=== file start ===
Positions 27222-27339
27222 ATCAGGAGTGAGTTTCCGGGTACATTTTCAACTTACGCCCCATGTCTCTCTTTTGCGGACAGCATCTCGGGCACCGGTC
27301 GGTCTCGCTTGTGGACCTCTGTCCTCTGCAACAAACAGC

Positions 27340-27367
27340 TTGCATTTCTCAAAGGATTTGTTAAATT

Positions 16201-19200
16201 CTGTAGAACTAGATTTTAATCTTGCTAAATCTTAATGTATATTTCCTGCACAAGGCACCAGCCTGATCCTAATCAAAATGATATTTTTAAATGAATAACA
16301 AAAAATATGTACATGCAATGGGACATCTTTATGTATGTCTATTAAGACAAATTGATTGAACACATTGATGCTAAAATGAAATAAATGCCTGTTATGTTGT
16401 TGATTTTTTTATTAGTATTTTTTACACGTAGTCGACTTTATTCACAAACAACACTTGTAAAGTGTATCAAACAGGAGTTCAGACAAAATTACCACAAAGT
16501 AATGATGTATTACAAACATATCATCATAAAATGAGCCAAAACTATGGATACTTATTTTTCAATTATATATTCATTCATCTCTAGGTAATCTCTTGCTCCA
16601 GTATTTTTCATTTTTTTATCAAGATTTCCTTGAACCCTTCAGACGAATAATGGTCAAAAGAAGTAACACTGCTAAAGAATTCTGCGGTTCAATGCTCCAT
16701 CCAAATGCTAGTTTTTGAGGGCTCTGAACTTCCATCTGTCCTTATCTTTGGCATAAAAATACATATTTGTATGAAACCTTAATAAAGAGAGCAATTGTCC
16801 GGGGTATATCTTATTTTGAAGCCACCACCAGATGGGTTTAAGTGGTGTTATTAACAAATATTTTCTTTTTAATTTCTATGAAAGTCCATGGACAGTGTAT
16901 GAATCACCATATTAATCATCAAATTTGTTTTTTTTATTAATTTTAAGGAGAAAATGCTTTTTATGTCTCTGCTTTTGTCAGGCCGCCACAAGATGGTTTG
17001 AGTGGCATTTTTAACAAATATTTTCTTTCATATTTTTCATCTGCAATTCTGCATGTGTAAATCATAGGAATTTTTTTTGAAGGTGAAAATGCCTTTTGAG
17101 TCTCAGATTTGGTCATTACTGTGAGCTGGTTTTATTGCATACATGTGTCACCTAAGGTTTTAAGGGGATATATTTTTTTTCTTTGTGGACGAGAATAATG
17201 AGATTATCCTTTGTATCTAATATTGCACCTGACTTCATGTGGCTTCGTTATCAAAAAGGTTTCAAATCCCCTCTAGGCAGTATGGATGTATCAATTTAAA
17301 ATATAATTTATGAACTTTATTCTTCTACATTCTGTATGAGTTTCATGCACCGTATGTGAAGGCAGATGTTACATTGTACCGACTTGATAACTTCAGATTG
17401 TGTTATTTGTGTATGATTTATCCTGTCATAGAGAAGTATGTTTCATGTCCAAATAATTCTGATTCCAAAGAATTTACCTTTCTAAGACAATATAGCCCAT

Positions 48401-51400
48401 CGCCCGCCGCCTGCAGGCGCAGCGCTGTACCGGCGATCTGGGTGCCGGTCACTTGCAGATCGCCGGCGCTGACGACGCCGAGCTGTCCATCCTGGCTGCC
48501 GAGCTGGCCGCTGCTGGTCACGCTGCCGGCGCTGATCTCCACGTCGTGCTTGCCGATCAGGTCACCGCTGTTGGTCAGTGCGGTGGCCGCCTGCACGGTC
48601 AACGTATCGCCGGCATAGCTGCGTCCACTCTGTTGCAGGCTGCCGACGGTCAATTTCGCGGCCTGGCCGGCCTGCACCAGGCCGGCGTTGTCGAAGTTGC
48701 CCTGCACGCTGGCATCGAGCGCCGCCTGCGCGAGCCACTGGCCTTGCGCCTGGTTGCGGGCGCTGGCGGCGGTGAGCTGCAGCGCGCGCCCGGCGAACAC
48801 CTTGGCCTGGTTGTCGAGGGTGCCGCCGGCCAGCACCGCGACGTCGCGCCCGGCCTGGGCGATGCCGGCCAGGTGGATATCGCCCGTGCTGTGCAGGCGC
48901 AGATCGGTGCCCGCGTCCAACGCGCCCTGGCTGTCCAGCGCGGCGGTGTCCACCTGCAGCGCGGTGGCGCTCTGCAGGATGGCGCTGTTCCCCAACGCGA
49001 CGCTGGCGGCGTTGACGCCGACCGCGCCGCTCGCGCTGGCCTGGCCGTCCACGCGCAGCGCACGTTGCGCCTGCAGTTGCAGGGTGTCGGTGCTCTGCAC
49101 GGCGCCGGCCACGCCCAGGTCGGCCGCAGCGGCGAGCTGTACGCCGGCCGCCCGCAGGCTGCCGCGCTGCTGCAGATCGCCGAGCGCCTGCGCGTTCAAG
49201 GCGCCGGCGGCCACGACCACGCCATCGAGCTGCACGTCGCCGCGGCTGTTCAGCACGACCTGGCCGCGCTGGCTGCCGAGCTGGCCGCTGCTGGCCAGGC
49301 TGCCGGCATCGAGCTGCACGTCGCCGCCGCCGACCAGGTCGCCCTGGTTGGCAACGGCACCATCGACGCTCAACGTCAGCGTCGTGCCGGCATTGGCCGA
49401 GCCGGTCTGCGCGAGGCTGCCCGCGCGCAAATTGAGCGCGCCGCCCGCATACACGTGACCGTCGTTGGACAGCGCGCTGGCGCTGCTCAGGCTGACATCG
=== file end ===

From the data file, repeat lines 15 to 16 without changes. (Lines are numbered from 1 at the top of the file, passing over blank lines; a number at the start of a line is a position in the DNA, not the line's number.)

17001 AGTGGCATTTTTAACAAATATTTTCTTTCATATTTTTCATCTGCAATTCTGCATGTGTAAATCATAGGAATTTTTTTTGAAGGTGAAAATGCCTTTTGAG
17101 TCTCAGATTTGGTCATTACTGTGAGCTGGTTTTATTGCATACATGTGTCACCTAAGGTTTTAAGGGGATATATTTTTTTTCTTTGTGGACGAGAATAATG